As a parent, have you ever been somewhere with your child, minding your own business, when suddenly, out of the blue, someone gives you unsolicited advice on how you should raise your child?  

Perhaps you’re in the grocery store with your toddler sitting in the shopping cart and a mother comes up to you and says, “you know, there are these great new cart covers…you can buy it and bring it with you to the store so your child doesn’t have to come in contact with all of the germs on the cart”.  Or maybe you are pregnant and someone decides that you need to know every product they used and how they used it on their newborn.

It’s almost as if, as a parent, you walk around with a large sticker on your forehead saying “give me any and all of your advice on raising a child”.  

As a pediatric occupational therapist and psychotherapist I have spent my entire career studying child development and the way things “should” be.  When I am out in public I see things, many things that I could comment on. But I don’t. You know why? Because no one asked me to. The mother at the park who has not put her 8 month old down on the grass never asked my opinion about sensory exploration or social interactions.  The father of the 2 year old crying and tantruming at the grocery store isn’t asking for my help in regulating his child’s behaviors. Don’t get me wrong. There are many times when I would like to offer a piece of advice or assist with a situation, but just because I have an opinion on how a situation should be handled does not always mean that it is the right opinion or only way to do things.  I have no idea what is going on with these families. Catching a 10 minute sliver of their daily lives does not make me an expert on how their family functions.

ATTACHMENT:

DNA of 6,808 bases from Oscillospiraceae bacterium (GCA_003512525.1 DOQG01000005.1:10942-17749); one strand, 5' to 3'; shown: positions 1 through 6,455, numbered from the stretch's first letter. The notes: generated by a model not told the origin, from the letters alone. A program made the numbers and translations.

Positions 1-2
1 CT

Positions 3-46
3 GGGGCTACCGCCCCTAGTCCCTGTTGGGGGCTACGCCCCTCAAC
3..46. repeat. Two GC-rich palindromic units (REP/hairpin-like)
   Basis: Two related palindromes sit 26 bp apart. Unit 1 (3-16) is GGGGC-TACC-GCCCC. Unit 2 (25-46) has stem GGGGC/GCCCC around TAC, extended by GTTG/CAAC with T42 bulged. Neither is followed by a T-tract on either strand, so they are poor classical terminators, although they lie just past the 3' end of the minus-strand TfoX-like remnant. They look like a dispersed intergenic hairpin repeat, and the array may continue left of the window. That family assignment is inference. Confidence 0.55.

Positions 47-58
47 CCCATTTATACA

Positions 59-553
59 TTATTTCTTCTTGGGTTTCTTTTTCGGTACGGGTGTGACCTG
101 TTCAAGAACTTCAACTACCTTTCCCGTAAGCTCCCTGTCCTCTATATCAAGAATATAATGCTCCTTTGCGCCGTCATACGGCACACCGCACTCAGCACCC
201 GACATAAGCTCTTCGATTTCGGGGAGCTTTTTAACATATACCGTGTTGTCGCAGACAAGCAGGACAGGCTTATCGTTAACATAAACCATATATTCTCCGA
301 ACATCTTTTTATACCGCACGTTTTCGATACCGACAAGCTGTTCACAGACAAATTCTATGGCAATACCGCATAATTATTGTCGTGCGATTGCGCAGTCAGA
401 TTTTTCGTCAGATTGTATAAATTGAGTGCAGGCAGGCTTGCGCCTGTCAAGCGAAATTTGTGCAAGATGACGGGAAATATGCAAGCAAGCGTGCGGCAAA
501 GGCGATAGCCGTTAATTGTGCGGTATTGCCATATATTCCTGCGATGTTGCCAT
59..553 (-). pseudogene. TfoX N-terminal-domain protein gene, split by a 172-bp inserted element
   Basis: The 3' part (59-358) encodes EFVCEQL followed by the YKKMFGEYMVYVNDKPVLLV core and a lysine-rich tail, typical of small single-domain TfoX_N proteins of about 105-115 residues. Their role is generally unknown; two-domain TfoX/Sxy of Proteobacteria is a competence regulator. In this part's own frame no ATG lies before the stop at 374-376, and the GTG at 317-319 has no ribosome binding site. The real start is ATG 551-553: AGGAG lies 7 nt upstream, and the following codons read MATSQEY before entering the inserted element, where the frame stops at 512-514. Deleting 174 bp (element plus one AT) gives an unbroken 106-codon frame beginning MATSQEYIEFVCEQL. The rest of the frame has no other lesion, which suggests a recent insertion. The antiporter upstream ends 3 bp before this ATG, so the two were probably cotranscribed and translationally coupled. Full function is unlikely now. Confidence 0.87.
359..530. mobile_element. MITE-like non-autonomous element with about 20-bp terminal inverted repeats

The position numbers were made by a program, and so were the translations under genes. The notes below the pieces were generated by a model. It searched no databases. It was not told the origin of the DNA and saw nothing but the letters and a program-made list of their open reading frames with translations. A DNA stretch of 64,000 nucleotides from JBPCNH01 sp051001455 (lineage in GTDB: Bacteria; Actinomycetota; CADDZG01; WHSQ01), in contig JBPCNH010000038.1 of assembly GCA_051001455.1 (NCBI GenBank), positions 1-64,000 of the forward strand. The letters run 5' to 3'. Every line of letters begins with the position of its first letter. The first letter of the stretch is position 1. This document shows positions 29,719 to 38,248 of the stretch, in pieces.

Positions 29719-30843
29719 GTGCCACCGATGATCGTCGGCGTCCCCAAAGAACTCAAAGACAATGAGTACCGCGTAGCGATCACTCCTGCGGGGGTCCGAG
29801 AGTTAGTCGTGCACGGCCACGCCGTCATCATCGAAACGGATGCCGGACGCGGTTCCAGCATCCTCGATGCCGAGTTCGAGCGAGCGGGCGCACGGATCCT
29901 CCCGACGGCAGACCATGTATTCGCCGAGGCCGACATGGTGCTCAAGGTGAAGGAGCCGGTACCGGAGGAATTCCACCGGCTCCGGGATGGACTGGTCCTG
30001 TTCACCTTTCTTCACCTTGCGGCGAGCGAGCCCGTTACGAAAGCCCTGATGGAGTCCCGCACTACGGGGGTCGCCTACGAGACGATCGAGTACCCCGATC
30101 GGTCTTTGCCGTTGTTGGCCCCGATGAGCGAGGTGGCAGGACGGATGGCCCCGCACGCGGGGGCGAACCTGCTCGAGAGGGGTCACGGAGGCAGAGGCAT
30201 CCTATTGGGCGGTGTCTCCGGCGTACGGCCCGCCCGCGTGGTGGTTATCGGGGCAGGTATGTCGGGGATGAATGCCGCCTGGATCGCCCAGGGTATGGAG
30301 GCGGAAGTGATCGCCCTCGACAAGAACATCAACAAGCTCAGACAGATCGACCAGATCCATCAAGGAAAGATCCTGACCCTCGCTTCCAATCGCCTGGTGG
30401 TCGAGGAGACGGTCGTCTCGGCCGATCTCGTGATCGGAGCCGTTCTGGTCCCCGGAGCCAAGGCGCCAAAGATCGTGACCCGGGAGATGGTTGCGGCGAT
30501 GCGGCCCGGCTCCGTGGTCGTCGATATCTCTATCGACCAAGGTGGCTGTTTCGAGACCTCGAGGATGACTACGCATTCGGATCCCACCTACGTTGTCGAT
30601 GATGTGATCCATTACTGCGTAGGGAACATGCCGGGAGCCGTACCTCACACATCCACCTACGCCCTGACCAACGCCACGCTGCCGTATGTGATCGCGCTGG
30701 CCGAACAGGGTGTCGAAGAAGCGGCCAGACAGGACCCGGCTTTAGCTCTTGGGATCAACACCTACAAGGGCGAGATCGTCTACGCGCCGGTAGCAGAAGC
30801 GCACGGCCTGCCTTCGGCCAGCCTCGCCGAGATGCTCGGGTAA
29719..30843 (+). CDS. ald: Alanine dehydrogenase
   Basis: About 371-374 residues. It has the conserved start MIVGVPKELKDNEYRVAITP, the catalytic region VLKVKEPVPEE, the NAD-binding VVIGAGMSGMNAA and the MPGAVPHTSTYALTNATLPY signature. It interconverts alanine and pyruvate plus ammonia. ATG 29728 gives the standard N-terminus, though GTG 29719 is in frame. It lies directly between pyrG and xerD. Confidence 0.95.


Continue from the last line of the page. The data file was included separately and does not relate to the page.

I believe that there are MANY ways for a child to develop and MANY theories and ideas of how things should be.  When I am working with a family, I try to understand what is happening in their family system before I make recommendations.  Because I know that unless what I am recommending ‘fits’ with their family lifestyle, I am simply wasting my breath. It is important to understand that not every child is the same and not every family functions the same way.  There is never 1 and ONLY 1 way to do things. As long as a child is not at a disadvantage or being harmed, parents need to do what works best for their family.